Criminal Trials in Transitional Periods and the Challenge of Emotions: Stories from Two Countries
David Bourget (Western Ontario)
David Chalmers (ANU, NYU)
Rafael De Clercq
Ezio Di Nucci
Jonathan Jenkins Ichikawa
Jack Alan Reynolds
Learn more about PhilPapers
Revista Crítica de Ciências Sociais 88:155-184 (2010)
The paper seeks to analyse how two domestic courts decided criminal trials under circumstances of emotional mobilisation and political stress. Decisions from Argentina after 1983 and Romania after Ceausescu’s dictatorship illustrate how citizens’ affects influence courts’ choices within penal cases. Both cases show how the judiciary had to enter a dialogue with resentful and indignant claims for redress. However, while the Argentinean court filtered emotions through the strainer of equal respect and thus pushed the cause of democratic justice ahead, the Romanian case serves as a cautionary tale about how not to correct injustices through criminal law. These two cases provide us with important lessons about the obstacles, but also the opportunities associated with public emotions during periods of radical political transformation.
|Keywords||transitional justice criminal trials emotions|
|Categories||categorize this paper)|
Setup an account with your affiliations in order to access resources via your University's proxy server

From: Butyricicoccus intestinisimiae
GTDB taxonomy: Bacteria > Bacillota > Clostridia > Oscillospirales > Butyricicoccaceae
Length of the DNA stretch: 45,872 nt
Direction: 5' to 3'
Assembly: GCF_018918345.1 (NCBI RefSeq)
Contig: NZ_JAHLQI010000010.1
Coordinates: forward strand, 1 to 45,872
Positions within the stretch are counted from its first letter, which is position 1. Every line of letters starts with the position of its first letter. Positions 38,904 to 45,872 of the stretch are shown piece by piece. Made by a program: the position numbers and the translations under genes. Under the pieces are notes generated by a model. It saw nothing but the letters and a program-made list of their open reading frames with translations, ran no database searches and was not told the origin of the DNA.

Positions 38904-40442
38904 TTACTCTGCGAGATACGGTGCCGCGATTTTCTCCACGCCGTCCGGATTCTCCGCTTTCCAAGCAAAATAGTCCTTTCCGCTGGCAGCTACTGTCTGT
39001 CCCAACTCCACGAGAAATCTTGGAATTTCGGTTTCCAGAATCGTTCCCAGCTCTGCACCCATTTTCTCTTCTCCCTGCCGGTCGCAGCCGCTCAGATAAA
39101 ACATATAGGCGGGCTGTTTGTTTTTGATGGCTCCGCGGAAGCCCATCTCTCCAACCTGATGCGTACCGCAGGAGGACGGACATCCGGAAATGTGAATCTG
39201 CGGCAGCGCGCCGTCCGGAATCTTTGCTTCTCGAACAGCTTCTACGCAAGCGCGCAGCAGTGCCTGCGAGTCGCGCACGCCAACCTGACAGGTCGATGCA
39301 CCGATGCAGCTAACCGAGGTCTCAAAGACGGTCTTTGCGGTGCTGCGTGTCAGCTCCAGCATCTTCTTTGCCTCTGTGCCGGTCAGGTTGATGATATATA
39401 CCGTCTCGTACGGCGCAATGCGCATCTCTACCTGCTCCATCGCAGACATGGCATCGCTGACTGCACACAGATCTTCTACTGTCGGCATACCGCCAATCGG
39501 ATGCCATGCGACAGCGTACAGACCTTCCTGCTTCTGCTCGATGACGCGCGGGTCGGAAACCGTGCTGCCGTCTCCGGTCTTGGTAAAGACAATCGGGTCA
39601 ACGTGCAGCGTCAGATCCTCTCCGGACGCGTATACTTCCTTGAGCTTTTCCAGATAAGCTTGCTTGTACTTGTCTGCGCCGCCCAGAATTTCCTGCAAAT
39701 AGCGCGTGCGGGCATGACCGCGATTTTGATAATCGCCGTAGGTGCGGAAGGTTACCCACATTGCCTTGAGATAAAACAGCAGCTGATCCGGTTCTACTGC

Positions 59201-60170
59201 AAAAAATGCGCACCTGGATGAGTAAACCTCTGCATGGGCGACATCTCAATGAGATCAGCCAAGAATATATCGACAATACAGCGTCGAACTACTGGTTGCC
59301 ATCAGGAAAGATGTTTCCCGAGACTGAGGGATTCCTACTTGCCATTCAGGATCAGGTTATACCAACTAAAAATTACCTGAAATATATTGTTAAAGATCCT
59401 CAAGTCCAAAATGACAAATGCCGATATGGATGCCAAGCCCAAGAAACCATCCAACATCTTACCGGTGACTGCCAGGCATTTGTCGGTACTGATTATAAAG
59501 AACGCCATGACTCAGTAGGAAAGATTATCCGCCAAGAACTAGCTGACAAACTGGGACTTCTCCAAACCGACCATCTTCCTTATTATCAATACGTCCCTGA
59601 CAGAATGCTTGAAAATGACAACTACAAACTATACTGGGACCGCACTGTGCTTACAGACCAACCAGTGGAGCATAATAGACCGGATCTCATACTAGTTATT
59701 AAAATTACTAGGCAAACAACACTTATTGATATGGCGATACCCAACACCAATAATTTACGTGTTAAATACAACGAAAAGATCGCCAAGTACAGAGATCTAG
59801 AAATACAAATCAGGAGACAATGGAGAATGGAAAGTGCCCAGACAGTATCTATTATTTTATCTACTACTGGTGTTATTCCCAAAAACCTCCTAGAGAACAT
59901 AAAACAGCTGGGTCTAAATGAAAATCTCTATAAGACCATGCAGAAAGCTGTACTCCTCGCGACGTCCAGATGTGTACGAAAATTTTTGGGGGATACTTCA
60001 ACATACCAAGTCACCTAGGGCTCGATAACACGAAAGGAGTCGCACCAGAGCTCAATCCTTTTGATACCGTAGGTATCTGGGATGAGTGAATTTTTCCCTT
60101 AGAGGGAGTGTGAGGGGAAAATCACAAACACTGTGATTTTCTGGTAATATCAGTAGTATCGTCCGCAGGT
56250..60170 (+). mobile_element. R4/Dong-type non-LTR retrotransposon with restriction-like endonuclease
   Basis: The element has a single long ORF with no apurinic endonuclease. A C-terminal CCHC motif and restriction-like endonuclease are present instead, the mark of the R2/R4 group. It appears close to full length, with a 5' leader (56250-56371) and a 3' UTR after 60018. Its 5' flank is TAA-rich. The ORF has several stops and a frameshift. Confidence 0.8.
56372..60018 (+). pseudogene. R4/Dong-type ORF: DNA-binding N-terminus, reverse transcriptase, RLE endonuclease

Configure custom proxy (use this if your affiliation does not provide a proxy)
|Through your library|
References found in this work BETA
No references found.
Citations of this work BETA
No citations found.
Similar books and articles
Mihaela Mihai (2011). Socialising Negative Emotions: Transitional Criminal Trials in the Service of Democracy". Oxford Journal of Legal Studies 31 (1):111–131.
Mihaela Mihai (2011). Emotions and the Criminal Law. Philosophy Compass 6 (9):599-610.
Mihaela Mihai (2010). Transitional Justice and the Quest for Democracy: A Contribution to a Political Theory of Democratic Transformations. Ratio Juris 23 (2):183-204.
Robert Weisberg (1995). Review Essay / Victims' Rights in Criminal Trials. Criminal Justice Ethics 14 (2):56-62.
Mihaela Mihai (2010). Public Negative Emotions and the Judicial Review of Transitional Justice Bills: Lessons From Three Contexts. Papeles Del Centro de Estudios Sobre la Identidad Colectiva 60:1-29.
Andrew Ashworth & Lucia Zedner (2008). Defending the Criminal Law: Reflections on the Changing Character of Crime, Procedure, and Sanctions. Criminal Law and Philosophy 2 (1):21-51.
Larry Laudan (2008). The Elementary Epistemic Arithmetic of Criminal Justice. Episteme 5 (3):pp. 282-294.
M. P. Charlesworth (1937). Criminal Law Under Tiberius Robert Samuel Rogers: Criminal Trials and Criminal Legislation Under Tiberius. Pp. X+216. Middletown, Conn.: The American Philological Association, 1935. Cloth. [REVIEW] The Classical Review 51 (01):31-32.
Aaron Fichtelberg (2009). Fair Trials and International Courts: A Critical Evaluation of the Nuremberg Legacy. Criminal Justice Ethics 28 (1):5-24.
Colleen Murphy (2010). Political Reconciliation and International Criminal Trials. In Larry May & Zachary Hoskins (eds.), International Criminal Law and Philosophy. Cambridge University Press
Jamie Terence Kelly (2010). Transitional Justice and Equality: A Response to Eisikovits. Review of International Affairs 61 (1138-1139):190-196.
Christoph Jäger & Anne Bartsch (2006). Meta-Emotions. Grazer Philosophische Studien 73 (1):179-204.
J. L. Mackie (1982). Morality and the Retributive Emotions. Criminal Justice Ethics 1 (1):3-10.
James Q. Wilson (1994). Emotions, Reason, and Character. Criminal Justice Ethics 13 (2):83-92.
Sorry, there are not enough data points to plot this chart.
Added to index2012-10-18
Total downloads1 ( #813,557 of 1,934,933 )
Recent downloads (6 months)1 ( #434,780 of 1,934,933 )
How can I increase my downloads?